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Buglife concern as first Asian hornets confirmed in England

Defra have confirmed the first Asian hornets (Vespa velutina) in the UK, two have been found in Tetbury, Gloucestershire. This suggests there may be a nest, but it has not been located and it is unclear how the hornets arrived.

From a public health perspective this invasive hornet poses no more risk to humans than the Common wasp. However, it poses a serious threat to bees and food pollination. This is because wild bees, but particularly honeybees, are the Asian hornet’s food of choice.

Matt Shardlow, Chief Executive of Buglife commented. ”It’s arrival is of huge concern, our pollinators are currently in decline from pesticide use, loss of habitat and climatic change, this voracious predator now could push some species beyond the tipping point and into extinction. It seems likely to have arrived as a stowaway, the same way they reached continental Europe. Again the UK’s lax biosecurity rules are highlighted; routes for invasive species must be tightened so that these problems species are kept at bay.”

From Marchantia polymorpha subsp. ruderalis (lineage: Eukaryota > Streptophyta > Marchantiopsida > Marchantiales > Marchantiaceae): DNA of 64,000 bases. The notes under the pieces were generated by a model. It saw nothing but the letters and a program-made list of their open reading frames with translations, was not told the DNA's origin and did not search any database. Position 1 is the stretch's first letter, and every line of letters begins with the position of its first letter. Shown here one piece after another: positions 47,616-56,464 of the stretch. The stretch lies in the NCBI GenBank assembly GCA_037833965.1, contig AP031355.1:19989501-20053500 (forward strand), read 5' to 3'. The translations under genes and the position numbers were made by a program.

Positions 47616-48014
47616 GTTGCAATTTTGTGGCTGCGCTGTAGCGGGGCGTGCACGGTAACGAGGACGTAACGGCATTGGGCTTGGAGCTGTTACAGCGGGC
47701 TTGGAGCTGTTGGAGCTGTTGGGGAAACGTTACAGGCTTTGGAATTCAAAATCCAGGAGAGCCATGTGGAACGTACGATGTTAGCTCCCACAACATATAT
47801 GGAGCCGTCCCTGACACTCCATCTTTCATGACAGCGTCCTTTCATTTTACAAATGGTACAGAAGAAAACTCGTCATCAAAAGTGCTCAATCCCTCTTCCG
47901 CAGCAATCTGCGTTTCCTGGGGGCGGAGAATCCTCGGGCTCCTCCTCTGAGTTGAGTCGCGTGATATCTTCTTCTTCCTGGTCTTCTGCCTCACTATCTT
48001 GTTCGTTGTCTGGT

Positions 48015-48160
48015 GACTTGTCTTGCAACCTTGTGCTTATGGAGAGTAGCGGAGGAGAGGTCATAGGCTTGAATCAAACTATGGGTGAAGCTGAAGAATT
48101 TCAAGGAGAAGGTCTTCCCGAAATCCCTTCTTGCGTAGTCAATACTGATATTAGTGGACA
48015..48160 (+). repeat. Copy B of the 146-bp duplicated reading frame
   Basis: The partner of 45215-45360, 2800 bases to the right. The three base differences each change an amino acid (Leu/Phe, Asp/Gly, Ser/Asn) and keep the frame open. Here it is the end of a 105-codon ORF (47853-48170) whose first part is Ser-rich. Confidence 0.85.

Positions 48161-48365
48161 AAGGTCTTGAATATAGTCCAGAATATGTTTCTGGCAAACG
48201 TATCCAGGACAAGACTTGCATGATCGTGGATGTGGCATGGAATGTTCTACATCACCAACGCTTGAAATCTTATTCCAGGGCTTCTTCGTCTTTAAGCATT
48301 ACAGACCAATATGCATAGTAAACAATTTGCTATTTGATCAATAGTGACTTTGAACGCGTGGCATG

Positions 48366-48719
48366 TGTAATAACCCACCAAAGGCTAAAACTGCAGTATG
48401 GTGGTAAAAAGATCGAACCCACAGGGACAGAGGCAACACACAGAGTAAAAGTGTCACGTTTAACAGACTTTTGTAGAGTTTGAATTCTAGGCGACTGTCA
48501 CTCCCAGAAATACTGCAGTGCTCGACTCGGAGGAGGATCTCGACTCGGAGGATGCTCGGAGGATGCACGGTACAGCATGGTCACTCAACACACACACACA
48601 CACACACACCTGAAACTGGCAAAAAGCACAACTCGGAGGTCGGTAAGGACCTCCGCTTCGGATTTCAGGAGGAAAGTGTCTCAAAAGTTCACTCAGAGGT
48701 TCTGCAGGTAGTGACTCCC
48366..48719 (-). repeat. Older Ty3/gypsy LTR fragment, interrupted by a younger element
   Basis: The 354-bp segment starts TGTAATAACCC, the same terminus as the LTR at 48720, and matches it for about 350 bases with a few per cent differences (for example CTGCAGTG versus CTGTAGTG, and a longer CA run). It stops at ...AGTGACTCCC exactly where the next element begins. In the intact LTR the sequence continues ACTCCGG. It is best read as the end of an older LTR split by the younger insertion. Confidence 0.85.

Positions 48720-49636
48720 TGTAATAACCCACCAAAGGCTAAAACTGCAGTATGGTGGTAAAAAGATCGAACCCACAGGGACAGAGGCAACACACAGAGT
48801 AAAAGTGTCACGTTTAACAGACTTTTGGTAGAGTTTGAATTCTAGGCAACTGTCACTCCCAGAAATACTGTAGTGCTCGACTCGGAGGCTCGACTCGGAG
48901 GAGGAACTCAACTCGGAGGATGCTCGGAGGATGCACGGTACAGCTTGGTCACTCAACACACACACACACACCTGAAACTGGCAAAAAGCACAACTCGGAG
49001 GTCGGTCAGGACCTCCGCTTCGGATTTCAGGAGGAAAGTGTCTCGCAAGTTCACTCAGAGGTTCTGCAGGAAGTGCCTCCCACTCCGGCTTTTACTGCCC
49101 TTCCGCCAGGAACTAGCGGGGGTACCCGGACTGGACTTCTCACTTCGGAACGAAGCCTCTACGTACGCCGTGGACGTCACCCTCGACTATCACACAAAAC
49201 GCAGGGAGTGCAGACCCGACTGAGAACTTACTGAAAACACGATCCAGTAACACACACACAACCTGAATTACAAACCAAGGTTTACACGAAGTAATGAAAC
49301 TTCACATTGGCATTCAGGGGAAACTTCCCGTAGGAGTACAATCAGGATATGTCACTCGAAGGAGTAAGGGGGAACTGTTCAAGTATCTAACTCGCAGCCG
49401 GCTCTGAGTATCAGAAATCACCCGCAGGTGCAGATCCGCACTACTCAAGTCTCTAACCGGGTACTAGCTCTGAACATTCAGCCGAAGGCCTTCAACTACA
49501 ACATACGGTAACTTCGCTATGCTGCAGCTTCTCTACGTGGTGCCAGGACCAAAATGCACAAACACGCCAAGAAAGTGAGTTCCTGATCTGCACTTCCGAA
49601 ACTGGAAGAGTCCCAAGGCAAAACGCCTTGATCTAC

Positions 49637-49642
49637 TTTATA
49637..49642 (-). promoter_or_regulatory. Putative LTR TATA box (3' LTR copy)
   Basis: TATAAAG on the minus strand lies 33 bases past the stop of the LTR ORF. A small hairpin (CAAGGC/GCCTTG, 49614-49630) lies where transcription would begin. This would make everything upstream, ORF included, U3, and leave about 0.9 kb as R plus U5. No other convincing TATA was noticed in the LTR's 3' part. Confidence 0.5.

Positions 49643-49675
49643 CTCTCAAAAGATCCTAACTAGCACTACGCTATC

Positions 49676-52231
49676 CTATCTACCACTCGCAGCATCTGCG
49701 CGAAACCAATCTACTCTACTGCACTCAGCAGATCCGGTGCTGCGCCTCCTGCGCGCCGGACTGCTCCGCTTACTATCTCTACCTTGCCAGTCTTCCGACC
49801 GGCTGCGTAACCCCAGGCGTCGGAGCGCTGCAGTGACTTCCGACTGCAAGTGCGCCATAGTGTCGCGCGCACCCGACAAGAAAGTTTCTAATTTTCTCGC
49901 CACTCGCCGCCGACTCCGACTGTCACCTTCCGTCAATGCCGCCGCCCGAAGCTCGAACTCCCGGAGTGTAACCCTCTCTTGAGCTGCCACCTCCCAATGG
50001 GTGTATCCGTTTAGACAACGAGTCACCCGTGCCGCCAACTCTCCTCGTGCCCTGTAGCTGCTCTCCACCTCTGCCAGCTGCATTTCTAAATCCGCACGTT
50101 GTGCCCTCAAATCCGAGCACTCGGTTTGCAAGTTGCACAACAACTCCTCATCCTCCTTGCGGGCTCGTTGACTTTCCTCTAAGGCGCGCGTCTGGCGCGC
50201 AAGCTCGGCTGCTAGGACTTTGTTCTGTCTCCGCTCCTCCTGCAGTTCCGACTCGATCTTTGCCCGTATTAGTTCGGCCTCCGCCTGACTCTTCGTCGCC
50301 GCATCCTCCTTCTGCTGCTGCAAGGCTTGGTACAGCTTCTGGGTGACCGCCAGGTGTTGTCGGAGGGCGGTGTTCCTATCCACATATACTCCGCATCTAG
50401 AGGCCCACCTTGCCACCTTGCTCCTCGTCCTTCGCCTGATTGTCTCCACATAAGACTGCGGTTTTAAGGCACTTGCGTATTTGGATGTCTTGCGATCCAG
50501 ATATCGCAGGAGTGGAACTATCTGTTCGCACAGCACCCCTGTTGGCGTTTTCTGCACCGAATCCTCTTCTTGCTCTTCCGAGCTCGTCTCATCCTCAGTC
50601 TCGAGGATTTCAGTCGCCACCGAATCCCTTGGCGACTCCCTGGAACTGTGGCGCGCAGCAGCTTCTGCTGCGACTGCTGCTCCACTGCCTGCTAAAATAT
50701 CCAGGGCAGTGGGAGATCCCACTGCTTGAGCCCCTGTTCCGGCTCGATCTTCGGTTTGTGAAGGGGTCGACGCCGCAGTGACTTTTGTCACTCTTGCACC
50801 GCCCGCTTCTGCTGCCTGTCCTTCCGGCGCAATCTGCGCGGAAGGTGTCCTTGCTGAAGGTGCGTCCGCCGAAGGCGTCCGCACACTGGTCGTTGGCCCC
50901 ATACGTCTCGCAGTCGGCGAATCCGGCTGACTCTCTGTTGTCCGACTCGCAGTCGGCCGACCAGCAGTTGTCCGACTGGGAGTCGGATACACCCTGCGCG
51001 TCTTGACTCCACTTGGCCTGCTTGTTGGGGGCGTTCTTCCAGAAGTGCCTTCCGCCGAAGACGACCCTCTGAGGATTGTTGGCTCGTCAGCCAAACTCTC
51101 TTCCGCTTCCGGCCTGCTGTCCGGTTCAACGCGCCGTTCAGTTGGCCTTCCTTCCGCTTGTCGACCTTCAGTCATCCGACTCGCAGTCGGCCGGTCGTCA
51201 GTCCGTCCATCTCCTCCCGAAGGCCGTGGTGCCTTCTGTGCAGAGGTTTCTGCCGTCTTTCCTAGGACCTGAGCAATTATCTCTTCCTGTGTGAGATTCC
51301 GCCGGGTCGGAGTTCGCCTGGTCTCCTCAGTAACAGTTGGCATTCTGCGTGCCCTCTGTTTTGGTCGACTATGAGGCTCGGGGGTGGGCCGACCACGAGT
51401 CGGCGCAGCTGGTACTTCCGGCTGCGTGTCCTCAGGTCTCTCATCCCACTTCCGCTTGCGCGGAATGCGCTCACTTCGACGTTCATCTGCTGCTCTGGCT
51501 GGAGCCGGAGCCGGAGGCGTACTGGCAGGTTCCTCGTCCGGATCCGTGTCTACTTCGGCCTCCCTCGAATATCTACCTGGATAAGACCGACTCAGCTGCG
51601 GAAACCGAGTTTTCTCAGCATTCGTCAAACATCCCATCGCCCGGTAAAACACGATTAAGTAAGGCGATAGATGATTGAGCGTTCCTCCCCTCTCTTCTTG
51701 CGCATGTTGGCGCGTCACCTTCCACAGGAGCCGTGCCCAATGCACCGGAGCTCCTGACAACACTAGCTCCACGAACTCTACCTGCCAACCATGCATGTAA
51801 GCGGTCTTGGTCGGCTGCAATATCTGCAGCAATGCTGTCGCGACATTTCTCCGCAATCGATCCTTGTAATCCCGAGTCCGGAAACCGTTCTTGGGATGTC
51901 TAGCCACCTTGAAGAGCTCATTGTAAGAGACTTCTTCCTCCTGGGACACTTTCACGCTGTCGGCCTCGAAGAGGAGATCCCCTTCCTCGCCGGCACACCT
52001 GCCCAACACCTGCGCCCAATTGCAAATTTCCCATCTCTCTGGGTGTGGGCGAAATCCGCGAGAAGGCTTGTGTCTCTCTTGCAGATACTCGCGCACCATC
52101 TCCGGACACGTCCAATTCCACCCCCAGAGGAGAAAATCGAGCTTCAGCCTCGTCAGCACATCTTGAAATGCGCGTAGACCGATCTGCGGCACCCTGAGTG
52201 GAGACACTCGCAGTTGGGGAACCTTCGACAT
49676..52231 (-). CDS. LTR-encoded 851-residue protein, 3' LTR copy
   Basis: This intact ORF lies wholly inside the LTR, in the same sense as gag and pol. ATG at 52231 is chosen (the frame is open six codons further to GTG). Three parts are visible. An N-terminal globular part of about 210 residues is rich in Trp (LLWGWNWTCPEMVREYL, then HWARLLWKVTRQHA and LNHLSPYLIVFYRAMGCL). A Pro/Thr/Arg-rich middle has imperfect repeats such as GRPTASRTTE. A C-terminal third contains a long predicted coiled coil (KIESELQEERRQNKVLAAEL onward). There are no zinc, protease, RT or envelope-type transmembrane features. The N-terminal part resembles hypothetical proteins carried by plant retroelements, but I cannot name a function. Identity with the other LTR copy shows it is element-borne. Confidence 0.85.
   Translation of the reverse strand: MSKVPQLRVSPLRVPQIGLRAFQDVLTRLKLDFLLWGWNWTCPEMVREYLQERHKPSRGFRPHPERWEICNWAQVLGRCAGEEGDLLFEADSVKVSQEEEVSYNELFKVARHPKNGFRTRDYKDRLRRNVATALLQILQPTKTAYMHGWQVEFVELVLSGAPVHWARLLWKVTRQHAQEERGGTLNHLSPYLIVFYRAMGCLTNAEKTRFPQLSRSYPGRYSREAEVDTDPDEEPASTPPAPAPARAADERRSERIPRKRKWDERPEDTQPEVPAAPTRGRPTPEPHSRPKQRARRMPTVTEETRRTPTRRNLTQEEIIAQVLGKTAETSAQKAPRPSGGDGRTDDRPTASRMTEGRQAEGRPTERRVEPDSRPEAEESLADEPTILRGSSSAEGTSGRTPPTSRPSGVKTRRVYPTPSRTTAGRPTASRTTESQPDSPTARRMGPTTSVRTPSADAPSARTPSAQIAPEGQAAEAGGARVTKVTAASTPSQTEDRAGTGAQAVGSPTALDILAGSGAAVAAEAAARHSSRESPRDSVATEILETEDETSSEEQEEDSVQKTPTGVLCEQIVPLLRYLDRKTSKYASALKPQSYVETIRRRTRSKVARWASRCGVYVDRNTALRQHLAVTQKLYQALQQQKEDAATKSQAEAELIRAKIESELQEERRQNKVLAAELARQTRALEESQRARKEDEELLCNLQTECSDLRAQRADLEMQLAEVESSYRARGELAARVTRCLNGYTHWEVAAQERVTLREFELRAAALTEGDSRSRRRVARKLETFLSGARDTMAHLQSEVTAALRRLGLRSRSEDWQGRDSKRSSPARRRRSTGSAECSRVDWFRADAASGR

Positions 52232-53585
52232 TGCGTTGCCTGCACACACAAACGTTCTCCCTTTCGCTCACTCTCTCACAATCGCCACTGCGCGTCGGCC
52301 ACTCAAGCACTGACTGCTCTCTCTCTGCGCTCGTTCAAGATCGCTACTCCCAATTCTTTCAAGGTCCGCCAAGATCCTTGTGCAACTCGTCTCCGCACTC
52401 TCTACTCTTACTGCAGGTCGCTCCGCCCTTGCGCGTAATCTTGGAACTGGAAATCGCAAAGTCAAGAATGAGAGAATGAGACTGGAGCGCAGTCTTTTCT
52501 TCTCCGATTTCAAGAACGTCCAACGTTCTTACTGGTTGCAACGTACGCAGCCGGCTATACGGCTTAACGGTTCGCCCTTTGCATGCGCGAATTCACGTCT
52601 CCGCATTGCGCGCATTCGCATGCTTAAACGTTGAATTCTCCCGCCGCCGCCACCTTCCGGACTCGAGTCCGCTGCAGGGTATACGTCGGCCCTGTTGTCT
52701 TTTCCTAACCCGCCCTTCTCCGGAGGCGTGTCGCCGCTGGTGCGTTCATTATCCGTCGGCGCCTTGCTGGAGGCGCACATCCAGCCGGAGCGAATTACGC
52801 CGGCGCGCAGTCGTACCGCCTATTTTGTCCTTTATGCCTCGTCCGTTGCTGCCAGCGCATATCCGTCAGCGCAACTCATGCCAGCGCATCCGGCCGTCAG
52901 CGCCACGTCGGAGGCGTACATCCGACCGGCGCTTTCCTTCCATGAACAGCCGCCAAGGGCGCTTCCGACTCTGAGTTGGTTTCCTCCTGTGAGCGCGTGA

The Asian hornet is already found in France, where it arrived in Chinese imports, and it has spread to Spain and Italy. In Tetbury one Asian hornet was captured at a bee hive and another was observed. The DNA of the captured hornet will be analysed to try to reveal its origin. Buglife hopes that this is an isolated incident, and the nest (if there is one) is quickly found and destroyed.

It is smaller than the European hornet (Vespa crabro) which is native to the UK. Workers are 2 cm long and a big queen 3 cm. They are more smoky black than the native hornets and look like they are wearing yellow socks. Anyone thinking they may have found an Asian hornet should report this to Defra, preferably with a photo, via - alertnonnative@ceh.ac.uk

 

Buglife
21 September 2016

 

 

 

 

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